By merging public records into a single report, BeenVerified alleviates the need to visit county clerks, search multiple websites, and pay hundreds of dollars to find the information you need to make the dating process carefree and fun. For more information on this service please read our BeenVerified review.

Could Dating App The Grade Improve Online Dating Behavior?

Safety
  • Contributed by:
  • Views: 1,409
The Grade

Online daters – especially women – often complain about unwanted and lude messages they get from potential matches on dating apps. Some guys are so aggressive with initial contact that they send intimate photos of themselves - the so-called “d*ck pic” - which is offensive to many women, if not even a bit scary. But there is little control dating apps have over messages between two people who swiped right and started communicating, which is why many find it such a frustrating experience.

Dating app The Grade aims to change that. Back in October, they launched the controversial “Peer Review” feature on their dating app, essentially letting other users provide direct feedback for online and offline experiences with other singles on the app.  This move was met with skepticism, with some wondering if angry and jilted matches might lash out and tarnish the reputation of someone else on the site, simply because there was no third party witness. Essentially, users could say whatever they wanted about a date.

The Grade surveyed its users to see how they actually felt about the new feature, and according to the company’s findings, 71% of people believe that Peer Review helps weed out the creeps.

Case in point: the majority of The Grade’s female users believe Peer Review provides a safer and better-informed dating experience. And according to a statement released from the company… it finally eliminates the "d*ck pics." Of the 11% of men who admitted to sending an unsolicited photo of their private parts, 90% reported that they would stop if they knew a match could review them.

Could this lead to better dating behavior – knowing that other people are watching and reviewing you?

It seems likely. The Peer Review feature provides feedback from other singles, mainly to help inform users’ decisions to swipe right or left. In fact, The Grade reports that 78% of singles are more likely to “like” (or swipe right) someone with a good Peer Review grade, while 88% are less likely to “like” someone with a bad Peer Review grade.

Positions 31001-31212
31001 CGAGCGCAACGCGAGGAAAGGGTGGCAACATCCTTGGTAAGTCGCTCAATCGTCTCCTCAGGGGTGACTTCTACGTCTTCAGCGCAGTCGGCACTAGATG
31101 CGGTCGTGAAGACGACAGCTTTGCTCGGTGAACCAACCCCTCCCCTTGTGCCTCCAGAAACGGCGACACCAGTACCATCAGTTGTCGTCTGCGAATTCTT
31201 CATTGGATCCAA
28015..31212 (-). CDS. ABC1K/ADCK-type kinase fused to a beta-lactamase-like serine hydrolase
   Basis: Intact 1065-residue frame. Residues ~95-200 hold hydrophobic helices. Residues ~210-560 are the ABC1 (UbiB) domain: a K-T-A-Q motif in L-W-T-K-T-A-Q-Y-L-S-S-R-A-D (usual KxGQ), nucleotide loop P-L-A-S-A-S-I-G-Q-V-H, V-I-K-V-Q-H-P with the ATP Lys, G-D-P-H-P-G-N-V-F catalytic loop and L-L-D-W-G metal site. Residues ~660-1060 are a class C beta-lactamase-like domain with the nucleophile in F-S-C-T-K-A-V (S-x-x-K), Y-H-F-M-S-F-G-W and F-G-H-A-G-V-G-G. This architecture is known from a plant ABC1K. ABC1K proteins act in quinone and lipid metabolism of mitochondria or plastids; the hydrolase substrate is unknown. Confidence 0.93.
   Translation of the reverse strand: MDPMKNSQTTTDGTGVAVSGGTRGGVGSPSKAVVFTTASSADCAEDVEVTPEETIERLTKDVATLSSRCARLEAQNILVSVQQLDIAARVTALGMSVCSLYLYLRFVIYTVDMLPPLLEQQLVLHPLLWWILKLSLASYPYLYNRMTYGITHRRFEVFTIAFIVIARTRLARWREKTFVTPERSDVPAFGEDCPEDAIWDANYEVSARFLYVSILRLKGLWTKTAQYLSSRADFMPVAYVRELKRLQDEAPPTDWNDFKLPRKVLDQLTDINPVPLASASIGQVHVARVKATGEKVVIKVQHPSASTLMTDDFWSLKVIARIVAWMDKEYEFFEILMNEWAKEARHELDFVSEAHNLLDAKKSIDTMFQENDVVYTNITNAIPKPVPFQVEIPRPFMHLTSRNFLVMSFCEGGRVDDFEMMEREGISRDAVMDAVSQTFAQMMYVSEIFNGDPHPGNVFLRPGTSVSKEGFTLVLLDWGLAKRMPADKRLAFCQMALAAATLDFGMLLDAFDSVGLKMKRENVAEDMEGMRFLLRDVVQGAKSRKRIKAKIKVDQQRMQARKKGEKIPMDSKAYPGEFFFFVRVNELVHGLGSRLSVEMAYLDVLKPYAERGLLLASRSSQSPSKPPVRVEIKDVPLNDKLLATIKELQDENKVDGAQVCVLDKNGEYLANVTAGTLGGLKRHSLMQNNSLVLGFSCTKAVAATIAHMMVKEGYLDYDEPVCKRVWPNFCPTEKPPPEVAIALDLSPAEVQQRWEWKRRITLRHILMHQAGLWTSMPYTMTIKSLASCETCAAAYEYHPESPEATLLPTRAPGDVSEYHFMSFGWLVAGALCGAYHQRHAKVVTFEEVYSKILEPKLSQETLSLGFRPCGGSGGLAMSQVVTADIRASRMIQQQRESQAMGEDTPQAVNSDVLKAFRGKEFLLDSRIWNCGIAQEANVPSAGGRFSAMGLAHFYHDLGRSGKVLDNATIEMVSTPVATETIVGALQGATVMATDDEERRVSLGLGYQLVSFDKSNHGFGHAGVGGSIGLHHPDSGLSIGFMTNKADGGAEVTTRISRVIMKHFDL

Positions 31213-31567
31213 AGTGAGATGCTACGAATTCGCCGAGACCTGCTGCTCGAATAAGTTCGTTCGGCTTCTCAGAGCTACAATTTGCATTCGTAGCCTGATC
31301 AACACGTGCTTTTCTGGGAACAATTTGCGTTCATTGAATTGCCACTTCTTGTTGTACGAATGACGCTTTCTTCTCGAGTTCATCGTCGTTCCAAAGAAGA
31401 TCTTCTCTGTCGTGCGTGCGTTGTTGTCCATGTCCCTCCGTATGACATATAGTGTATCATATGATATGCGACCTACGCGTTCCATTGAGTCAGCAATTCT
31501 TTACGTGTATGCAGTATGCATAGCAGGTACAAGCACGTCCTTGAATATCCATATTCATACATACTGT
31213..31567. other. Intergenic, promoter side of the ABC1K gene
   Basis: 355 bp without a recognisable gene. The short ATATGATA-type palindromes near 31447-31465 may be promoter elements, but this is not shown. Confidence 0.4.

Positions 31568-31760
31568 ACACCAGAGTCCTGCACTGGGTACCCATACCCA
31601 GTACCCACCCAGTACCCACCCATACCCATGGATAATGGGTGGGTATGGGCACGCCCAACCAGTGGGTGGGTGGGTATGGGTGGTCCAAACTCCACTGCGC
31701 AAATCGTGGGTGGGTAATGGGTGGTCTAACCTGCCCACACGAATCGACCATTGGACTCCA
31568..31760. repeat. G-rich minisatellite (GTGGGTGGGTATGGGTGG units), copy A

Ninety-five percent of The Grade’s users are pro-Peer Review, and 85% of the 15,000 peer reviews submitted so far have been positive. Results show that the most common reason a user would give someone a negative review is if that person was already in an existing relationship or lied about their profile details.

Despite the controversy, The Grade might be on to something – accountability for behavior in online dating. That is something most of us can get behind.

New Dating App Blume Claims to Solve the Catfishing Problem

Safety
  • Contributed by:
  • Views: 824
Blume

There’s a new dating app on the market, and this one puts safety first in a big way. Blume has just launched an app that claims to solve the catfishing problem in online dating.

If you’ve been online dating, you’re probably familiar with the term catfishing. It happens when one online dater tries to deceive another online dater by lying about who he is, his intentions, even his photos and Facebook profile. Usually, people trying to “catfish” other online daters are trying to gain access to financial or personal information, taking advantage of someone else’s vulnerability.

Many dating apps have tried to address the problem by providing “verification” of some sort for everyone who joins a website, usually by having you sign up with your Facebook profile. But some have managed to get around the restrictions, taking advantage of other online daters by sending fake pictures and messages.

Blume has gone one step further by making verification part of the communication process. When you are ready to message someone you mutually “like” (similar to Tinder’s swipe), you cannot proceed without first taking a selfie in that moment. Only when both matches take and send the selfie so each can compare and make sure it’s the same person – are they allowed to communicate. (This might also prompt some late-night hair and make-up attention – instead of hanging out and swiping in your pajamas, one of the benefits to online dating.) You have seven seconds to compare the photos (like Snapchat) before they disappear. Once you take the selfies and they are accepted, then you can begin chatting.

While this is a compelling hook and many people do enjoy taking selfies, this might also be a detraction for using the app. Most of us want to appear camera-ready, and might not like the way we look in selfies, or want to spend time taking the right picture, in the right light, in the right outfit (of course). One benefit is that the photo disappears – but a potential hazard is that you might think your curated profile won’t look the same as your selfie – and that your date might not think you’re the same person.

Not to mention, if you like to sit at the bar or restaurant swiping Tinder while waiting for your friends, this would not bode well for Blume. A poorly lit bar with lots of people around might not be the ideal time to take a selfie for some people. Or even sitting in a café having a coffee.

But if you’re willing to give it a shot and take your chances with your selfies, go for it. It might be the latest online dating craze.